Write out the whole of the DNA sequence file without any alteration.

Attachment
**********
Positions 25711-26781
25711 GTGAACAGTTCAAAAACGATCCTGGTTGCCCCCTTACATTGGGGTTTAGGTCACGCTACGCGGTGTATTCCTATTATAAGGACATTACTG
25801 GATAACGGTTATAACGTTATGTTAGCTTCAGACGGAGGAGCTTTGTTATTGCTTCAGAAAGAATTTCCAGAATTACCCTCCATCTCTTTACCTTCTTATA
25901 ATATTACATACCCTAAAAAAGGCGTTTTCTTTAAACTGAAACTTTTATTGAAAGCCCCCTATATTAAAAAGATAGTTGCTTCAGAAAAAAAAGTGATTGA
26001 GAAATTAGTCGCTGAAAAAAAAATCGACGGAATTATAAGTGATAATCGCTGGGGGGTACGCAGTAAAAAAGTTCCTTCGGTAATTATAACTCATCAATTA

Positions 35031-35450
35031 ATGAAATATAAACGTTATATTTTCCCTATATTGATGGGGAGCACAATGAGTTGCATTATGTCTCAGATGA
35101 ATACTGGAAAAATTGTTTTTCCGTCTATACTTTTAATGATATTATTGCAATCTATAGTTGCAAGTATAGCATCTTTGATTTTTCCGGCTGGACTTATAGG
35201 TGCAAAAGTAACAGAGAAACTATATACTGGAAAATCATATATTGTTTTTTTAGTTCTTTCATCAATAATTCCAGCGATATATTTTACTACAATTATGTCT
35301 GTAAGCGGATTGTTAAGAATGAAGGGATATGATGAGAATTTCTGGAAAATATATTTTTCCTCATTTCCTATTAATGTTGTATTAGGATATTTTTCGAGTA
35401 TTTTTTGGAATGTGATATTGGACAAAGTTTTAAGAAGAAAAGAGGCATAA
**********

Positions 25711-26781
25711 GTGAACAGTTCAAAAACGATCCTGGTTGCCCCCTTACATTGGGGTTTAGGTCACGCTACGCGGTGTATTCCTATTATAAGGACATTACTG
25801 GATAACGGTTATAACGTTATGTTAGCTTCAGACGGAGGAGCTTTGTTATTGCTTCAGAAAGAATTTCCAGAATTACCCTCCATCTCTTTACCTTCTTATA
25901 ATATTACATACCCTAAAAAAGGCGTTTTCTTTAAACTGAAACTTTTATTGAAAGCCCCCTATATTAAAAAGATAGTTGCTTCAGAAAAAAAAGTGATTGA
26001 GAAATTAGTCGCTGAAAAAAAAATCGACGGAATTATAAGTGATAATCGCTGGGGGGTACGCAGTAAAAAAGTTCCTTCGGTAATTATAACTCATCAATTA

Positions 35031-35450
35031 ATGAAATATAAACGTTATATTTTCCCTATATTGATGGGGAGCACAATGAGTTGCATTATGTCTCAGATGA
35101 ATACTGGAAAAATTGTTTTTCCGTCTATACTTTTAATGATATTATTGCAATCTATAGTTGCAAGTATAGCATCTTTGATTTTTCCGGCTGGACTTATAGG
35201 TGCAAAAGTAACAGAGAAACTATATACTGGAAAATCATATATTGTTTTTTTAGTTCTTTCATCAATAATTCCAGCGATATATTTTACTACAATTATGTCT
35301 GTAAGCGGATTGTTAAGAATGAAGGGATATGATGAGAATTTCTGGAAAATATATTTTTCCTCATTTCCTATTAATGTTGTATTAGGATATTTTTCGAGTA
35401 TTTTTTGGAATGTGATATTGGACAAAGTTTTAAGAAGAAAAGAGGCATAA